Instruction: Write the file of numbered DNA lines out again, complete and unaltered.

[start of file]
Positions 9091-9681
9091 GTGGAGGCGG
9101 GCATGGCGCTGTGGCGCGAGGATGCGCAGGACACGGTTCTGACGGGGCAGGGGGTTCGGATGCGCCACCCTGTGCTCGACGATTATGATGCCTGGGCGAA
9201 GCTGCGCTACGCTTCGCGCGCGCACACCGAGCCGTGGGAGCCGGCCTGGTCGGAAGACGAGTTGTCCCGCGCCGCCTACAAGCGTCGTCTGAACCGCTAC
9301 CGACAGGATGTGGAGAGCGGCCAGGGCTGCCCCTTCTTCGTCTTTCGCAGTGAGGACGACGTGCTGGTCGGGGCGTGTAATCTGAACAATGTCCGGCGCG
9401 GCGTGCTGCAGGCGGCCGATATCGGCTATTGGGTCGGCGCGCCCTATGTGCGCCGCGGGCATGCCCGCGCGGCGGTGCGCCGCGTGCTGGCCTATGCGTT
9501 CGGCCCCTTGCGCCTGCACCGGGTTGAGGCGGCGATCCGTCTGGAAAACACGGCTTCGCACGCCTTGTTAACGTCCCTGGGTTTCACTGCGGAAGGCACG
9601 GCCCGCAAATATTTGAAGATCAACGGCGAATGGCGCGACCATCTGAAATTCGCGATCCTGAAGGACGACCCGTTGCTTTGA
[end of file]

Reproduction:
Positions 9091-9681
9091 GTGGAGGCGG
9101 GCATGGCGCTGTGGCGCGAGGATGCGCAGGACACGGTTCTGACGGGGCAGGGGGTTCGGATGCGCCACCCTGTGCTCGACGATTATGATGCCTGGGCGAA
9201 GCTGCGCTACGCTTCGCGCGCGCACACCGAGCCGTGGGAGCCGGCCTGGTCGGAAGACGAGTTGTCCCGCGCCGCCTACAAGCGTCGTCTGAACCGCTAC
9301 CGACAGGATGTGGAGAGCGGCCAGGGCTGCCCCTTCTTCGTCTTTCGCAGTGAGGACGACGTGCTGGTCGGGGCGTGTAATCTGAACAATGTCCGGCGCG
9401 GCGTGCTGCAGGCGGCCGATATCGGCTATTGGGTCGGCGCGCCCTATGTGCGCCGCGGGCATGCCCGCGCGGCGGTGCGCCGCGTGCTGGCCTATGCGTT
9501 CGGCCCCTTGCGCCTGCACCGGGTTGAGGCGGCGATCCGTCTGGAAAACACGGCTTCGCACGCCTTGTTAACGTCCCTGGGTTTCACTGCGGAAGGCACG
9601 GCCCGCAAATATTTGAAGATCAACGGCGAATGGCGCGACCATCTGAAATTCGCGATCCTGAAGGACGACCCGTTGCTTTGA